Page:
Monday, February 10, 2014

Sir Edward Elgar - Pomp and Circumstance March No.1




Sir Edward William Elgar, 1st Baronet, 2 June 1857 – 23 February 1934) was an English composer, many of whose works have entered the British and international classical concert repertoire.

The title is taken from Act III, Scene 3 of Shakespeare's Othello:

Farewell the neighing steed and the shrill trump,
The spirit-stirring drum, th'ear-piercing fife,
The royal banner, and all quality,
Pride, pomp, and circumstance of glorious war!"

But also, on the score of the first march, Elgar set as a motto for the whole set of marches a verse from Lord de Tabley's poem The March of Glory which begins

Like a proud music that draws men on to die
Madly upon the spears in martial ecstasy,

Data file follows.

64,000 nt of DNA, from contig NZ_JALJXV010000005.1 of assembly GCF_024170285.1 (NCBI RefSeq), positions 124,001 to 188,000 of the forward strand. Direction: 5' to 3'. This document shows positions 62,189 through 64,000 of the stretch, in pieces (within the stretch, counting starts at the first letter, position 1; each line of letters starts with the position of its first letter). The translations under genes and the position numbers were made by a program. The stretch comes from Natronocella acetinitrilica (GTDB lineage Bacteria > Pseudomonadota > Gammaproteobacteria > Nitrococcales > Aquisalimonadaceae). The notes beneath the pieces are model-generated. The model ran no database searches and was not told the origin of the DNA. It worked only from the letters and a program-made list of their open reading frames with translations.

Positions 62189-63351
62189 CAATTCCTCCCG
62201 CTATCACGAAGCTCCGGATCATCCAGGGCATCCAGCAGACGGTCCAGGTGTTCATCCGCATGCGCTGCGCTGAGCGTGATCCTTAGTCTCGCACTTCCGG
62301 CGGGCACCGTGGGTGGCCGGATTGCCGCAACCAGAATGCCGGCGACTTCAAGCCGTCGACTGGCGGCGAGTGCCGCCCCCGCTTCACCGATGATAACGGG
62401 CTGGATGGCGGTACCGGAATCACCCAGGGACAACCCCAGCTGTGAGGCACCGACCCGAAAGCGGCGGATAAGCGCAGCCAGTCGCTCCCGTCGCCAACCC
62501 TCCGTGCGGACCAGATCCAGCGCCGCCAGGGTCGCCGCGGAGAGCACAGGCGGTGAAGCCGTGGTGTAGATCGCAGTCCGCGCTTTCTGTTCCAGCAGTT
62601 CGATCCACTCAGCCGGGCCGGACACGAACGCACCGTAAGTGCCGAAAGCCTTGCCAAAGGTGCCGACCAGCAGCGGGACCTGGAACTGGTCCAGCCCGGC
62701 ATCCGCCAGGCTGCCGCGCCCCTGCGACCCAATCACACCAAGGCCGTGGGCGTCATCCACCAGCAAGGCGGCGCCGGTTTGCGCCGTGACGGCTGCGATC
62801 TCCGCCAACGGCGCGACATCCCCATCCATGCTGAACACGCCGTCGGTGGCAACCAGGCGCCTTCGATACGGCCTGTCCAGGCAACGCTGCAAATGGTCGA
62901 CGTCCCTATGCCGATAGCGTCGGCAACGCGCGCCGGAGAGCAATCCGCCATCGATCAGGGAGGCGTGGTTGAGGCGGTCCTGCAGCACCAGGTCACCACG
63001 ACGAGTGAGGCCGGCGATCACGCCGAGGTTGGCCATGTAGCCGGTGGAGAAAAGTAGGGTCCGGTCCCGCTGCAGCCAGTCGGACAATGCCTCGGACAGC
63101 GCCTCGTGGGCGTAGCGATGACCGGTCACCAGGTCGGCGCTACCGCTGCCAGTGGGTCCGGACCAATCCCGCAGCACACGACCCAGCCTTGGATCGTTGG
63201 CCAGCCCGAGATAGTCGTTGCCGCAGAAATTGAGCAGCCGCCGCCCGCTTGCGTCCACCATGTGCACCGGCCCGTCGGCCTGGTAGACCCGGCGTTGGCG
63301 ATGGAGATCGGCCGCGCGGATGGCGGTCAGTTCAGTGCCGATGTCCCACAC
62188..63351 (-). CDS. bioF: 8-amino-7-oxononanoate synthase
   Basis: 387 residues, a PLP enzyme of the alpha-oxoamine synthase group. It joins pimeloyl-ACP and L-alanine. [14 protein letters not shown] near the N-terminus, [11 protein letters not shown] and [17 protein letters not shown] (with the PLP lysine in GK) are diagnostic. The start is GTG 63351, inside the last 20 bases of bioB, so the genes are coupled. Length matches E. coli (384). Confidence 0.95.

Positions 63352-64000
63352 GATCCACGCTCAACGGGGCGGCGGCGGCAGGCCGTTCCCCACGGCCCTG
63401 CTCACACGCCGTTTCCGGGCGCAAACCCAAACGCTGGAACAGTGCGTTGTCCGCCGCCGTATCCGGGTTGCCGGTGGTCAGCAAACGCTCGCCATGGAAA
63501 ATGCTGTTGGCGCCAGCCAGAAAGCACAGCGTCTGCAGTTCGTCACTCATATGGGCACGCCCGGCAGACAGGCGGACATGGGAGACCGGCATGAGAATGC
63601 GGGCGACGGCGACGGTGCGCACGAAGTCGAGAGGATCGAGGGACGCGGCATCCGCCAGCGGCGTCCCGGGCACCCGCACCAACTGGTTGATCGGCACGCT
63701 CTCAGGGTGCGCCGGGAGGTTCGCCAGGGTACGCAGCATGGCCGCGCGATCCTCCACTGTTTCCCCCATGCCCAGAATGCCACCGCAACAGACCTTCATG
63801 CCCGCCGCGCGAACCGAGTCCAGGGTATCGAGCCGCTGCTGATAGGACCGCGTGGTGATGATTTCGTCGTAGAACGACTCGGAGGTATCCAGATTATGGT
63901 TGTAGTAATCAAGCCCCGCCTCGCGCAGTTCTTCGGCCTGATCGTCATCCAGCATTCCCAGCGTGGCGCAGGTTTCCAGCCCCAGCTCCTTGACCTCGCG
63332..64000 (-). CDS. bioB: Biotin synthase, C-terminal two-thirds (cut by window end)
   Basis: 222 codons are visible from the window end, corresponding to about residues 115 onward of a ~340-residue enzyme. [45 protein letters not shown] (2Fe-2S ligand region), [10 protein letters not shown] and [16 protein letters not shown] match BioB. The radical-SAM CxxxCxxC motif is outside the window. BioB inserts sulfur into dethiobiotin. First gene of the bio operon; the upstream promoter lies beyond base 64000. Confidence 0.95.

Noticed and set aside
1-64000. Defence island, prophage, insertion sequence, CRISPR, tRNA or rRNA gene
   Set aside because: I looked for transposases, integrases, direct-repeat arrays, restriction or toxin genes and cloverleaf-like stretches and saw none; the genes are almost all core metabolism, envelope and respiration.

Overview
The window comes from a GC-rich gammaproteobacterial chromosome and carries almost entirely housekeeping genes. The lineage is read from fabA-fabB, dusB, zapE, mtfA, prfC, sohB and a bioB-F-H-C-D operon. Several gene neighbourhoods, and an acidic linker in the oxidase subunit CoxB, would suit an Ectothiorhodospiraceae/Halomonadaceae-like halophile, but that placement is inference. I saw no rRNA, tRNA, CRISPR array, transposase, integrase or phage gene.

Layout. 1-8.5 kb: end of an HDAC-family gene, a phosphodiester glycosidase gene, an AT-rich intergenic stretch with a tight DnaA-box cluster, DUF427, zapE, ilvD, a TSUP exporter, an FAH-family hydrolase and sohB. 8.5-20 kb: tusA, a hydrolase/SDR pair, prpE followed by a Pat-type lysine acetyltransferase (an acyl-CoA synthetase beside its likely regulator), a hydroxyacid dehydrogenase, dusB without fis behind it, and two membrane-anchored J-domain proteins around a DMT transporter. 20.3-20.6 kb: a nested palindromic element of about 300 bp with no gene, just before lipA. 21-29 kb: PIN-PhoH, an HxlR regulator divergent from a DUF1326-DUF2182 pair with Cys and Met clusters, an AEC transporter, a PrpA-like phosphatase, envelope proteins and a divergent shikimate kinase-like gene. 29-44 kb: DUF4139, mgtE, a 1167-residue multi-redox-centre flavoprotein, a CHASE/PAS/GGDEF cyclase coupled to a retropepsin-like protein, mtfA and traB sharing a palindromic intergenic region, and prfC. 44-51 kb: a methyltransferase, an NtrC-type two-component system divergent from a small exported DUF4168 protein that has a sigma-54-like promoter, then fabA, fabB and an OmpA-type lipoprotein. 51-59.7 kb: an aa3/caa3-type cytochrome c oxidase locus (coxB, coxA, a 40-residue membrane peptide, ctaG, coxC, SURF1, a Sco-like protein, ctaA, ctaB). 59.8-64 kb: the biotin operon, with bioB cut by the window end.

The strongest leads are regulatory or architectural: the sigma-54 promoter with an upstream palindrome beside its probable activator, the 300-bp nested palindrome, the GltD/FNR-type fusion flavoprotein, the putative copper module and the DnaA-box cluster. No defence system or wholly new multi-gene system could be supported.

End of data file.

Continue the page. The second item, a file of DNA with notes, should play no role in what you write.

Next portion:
A measure that sets heaven in all their veins
And iron in their hands.
I hear the Nation march
Beneath her ensign as an eagle's wing;
O'er shield and sheeted targe
The banners of my faith most gaily swing;
Moving to victory with solemn noise,
With worship and with conquest, and the voice of myriads.

...proclaiming the "shows of things": the naïve assumption that the splendid show of military pageantry –"Pomp"– has no connection with the drabness and terror –"Circumstance"– of actual warfare. The first four marches were all written before the events of World War I shattered that belief, and the styles in which wars were written about spurned the false romance of the battle-song. Elgar understood this.

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